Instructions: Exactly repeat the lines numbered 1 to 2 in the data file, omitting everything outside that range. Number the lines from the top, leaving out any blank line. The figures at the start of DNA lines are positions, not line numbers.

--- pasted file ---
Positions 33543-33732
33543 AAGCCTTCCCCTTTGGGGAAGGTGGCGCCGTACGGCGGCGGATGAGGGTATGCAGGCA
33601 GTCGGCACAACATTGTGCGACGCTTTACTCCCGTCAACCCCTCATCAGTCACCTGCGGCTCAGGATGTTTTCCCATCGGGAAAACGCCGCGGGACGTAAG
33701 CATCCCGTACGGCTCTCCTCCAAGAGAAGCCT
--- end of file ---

Positions 33543-33732
33543 AAGCCTTCCCCTTTGGGGAAGGTGGCGCCGTACGGCGGCGGATGAGGGTATGCAGGCA